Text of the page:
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Book Review: Belonging


Book Review Belonging By Munem Wasif Reviewed by Christopher J Johnson After first paging through Belonging I, as a reviewer, was overcome with a deep sense of intimidation. Rarely do we find ourselves in the presence of something that exudes such excellence and love. Love? Yes, absolutely love; these photographs thrust one into a place, a time, a community in a way in which I am at a loss for words to draw comparison.

Belonging. By Munem Wasif.
éditions Clémentine de la Féronnièr, 2013.
 
Belonging
Reviewed by Christopher J. Johnson

Belonging
By Munem Wasif

$65.00
éditions Clémentine de la Féronnièr, 2013. 160 pp., 69 duotone illustrations, 9¼x6¾". 

After first paging through Belonging I, as a reviewer, was overcome with a deep sense of intimidation. Rarely do we find ourselves in the presence of something that exudes such excellence and love. Love? Yes, absolutely love; these photographs thrust one into a place, a time, a community in a way in which I am at a loss for words to draw comparison. The tenacious realness of these images, made somehow surreal through black and white, is more akin to the vivid nature of dreams. Once you have engaged with Belonging and walked away it seems less like a collection of photographs and more like a memory that eludes full recollection, or as if you fell asleep in the passenger seat of a car as it passed through a foreign city, waking every so often, stealing an image, a scene here and there and then submerging them in the elusive waters of dreaming.

Belonging. By Munem Wasiféditions Clémentine de la Féronnièr, 2013.

Belonging is Munem Wasif's photography of the capitol city of Dhaka in Bangladesh. The images don’t present anything definable; this is not a people series or a city series, rather the images speak to Dhaka as a living organism; a place fulfilled by individuals, crowds, celebrations, commerce, architecture, and time with its continual building and wearing down. The expansive view of Dhaka becomes something like a hymn, it reaches outwards by looking in, a sort of ecstatic experience of place, interaction, and tradition and, remarkably, Belonging is devoid of sadness. Always there is joy. Even amidst the rundown buildings, the desolate places, the poor domiciles, joy pervades.

Belonging. By Munem Wasiféditions Clémentine de la Féronnièr, 2013.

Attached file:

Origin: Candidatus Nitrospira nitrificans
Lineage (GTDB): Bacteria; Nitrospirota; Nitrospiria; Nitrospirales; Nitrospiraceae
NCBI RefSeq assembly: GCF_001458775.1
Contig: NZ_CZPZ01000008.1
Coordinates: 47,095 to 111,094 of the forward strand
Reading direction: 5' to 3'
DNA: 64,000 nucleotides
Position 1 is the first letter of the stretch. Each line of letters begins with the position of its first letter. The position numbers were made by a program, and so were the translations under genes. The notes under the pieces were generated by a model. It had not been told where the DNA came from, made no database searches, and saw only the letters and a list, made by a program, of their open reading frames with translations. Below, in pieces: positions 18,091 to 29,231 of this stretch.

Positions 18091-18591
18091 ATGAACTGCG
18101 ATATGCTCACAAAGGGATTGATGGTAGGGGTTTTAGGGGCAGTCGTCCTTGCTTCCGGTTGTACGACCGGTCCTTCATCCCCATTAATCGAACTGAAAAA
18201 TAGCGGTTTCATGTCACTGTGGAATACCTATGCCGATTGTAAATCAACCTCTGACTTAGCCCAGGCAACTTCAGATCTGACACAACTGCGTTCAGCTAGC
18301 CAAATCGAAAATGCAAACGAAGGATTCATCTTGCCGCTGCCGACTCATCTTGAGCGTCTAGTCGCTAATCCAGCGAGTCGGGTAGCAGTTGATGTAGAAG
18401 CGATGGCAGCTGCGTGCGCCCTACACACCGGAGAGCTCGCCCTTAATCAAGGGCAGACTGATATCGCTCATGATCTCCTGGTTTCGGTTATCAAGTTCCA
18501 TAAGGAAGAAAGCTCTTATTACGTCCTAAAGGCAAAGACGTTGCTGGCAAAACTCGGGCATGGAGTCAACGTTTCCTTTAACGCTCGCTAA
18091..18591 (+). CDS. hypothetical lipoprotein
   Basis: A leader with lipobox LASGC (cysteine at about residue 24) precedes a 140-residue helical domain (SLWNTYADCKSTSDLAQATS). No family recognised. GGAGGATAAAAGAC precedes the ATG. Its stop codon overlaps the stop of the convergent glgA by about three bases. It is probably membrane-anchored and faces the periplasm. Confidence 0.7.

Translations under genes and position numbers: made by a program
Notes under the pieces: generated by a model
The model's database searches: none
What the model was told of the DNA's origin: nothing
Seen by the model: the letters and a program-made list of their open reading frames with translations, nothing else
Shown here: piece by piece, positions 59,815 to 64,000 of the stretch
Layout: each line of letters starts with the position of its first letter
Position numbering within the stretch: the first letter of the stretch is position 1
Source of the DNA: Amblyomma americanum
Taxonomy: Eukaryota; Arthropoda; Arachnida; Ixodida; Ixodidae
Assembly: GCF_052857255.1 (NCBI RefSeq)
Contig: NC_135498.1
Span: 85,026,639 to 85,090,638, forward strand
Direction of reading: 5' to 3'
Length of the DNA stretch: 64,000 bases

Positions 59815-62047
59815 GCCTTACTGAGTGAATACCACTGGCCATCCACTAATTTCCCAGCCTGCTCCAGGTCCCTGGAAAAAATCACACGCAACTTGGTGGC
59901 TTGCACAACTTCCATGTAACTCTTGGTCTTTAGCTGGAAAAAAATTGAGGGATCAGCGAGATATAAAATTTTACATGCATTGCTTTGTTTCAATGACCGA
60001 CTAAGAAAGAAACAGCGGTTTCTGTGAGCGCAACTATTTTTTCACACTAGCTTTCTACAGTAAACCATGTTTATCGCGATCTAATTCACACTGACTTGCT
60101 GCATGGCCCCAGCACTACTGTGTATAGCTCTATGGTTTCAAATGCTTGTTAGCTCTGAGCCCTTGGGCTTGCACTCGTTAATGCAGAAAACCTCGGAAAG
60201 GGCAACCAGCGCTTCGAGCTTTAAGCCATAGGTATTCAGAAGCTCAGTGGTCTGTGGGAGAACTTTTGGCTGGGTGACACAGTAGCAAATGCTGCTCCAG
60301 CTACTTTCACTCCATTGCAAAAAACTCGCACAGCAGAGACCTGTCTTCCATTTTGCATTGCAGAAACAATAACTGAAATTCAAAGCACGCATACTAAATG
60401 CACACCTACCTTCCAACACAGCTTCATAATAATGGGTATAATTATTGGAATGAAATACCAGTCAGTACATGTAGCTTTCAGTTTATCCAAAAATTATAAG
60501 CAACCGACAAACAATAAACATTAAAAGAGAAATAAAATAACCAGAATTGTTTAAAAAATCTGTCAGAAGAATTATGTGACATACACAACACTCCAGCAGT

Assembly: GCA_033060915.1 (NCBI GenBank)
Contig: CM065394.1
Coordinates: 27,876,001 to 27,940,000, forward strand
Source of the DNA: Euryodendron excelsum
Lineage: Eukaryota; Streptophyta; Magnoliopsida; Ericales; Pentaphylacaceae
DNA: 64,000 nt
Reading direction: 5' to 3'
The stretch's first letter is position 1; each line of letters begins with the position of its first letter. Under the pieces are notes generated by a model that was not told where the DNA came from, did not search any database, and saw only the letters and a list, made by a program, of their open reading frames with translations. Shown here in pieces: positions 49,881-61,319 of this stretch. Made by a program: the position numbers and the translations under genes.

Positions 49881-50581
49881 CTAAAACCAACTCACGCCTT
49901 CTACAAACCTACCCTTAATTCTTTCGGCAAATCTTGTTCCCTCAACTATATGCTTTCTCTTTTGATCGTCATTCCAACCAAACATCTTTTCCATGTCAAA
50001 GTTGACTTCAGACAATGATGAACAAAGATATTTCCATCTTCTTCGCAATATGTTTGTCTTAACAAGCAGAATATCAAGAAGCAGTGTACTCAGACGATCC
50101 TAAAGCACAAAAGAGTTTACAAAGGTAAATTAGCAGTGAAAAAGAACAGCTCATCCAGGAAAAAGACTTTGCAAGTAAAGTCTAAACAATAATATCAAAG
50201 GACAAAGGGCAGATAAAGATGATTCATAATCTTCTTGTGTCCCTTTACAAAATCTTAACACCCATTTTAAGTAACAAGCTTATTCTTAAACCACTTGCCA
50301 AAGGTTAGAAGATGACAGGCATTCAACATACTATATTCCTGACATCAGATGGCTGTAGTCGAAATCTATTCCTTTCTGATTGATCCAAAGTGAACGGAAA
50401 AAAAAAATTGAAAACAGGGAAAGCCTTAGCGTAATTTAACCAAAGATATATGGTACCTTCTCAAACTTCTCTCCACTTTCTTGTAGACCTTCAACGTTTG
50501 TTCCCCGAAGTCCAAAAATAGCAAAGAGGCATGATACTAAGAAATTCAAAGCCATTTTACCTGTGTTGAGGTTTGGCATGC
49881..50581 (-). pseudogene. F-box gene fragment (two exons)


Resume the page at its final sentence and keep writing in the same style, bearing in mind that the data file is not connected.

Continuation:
The choice Wasif made in shooting these images in black and white adds to a sense of narrative. We feel that we are engaging with a place trapped in time like an insect in amber. These images resist time, they exist with a poignant urgency and represent an eternal moment: a courtyard conversation between neighbors, an afternoon nap amidst the day’s work, a funeral, a gathering of fishermen. Simple themes find their way to the forefront and are captured in their honesty and their continual necessity.

Belonging. By Munem Wasiféditions Clémentine de la Féronnièr, 2013.

Infrequently does a book contain as much power as Belonging does. It is a book that pulls you in, that places you among its subjects. You cannot engage with it without becoming a witness to it, a participant of its daily joys. This is a book so real in its feeling that Wasif seems always to want to remind the viewer that we are engaging with photographs. Figures frequently appear as ghost, blurred in their steps, the eyes of a dog are white with the camera’s flash, edges bleed, but never is there a sense of sloppiness. Instead Wasif taps us on the shoulder to simply remind us that we are only viewers, we’re only looking into a record of “Old Dhaka.”

Belonging. By Munem Wasiféditions Clémentine de la Féronnièr, 2013.

The book itself is a work of art. Cloth-bound, expertly designed and laid-out, Belonging runs the risk of rising to the level of art itself, of abstracting from a presentation of Wasif’s work into a work in-of-itself. Rarely do we engage with a book that feels as nice, flows as tastefully, and gives so much or speaks, as it does, to so many.

Belonging. By Munem Wasiféditions Clémentine de la Féronnièr, 2013.

Belonging reminds me, more than any other thing, of Walt Whitman’s Leaves of Grass, that long poem that celebrates all, finds joy in all experience, and seeks to repel none. It’s a community conversation, a social engagement that seeks to show people as a social animal, as occupants, and fauna to the urban flora of markets, harbor fronts, and apartment buildings. “Belonging” as it is meant here, would mean excluding nothing. Wasif leaves nothing out, and everything in is in by love.—CHRISTOPHER J. JOHNSON

Selected as a Best Book of 2013 by:
Manik Katyal

CHRISTOPHER J. JOHNSON is originally from Madison Wisconsin. He came to Santa Fe in 2002 and graduated from the College of Santa Fe majoring in English with an emphasis in poetry. He is a freelance writer and reporter.

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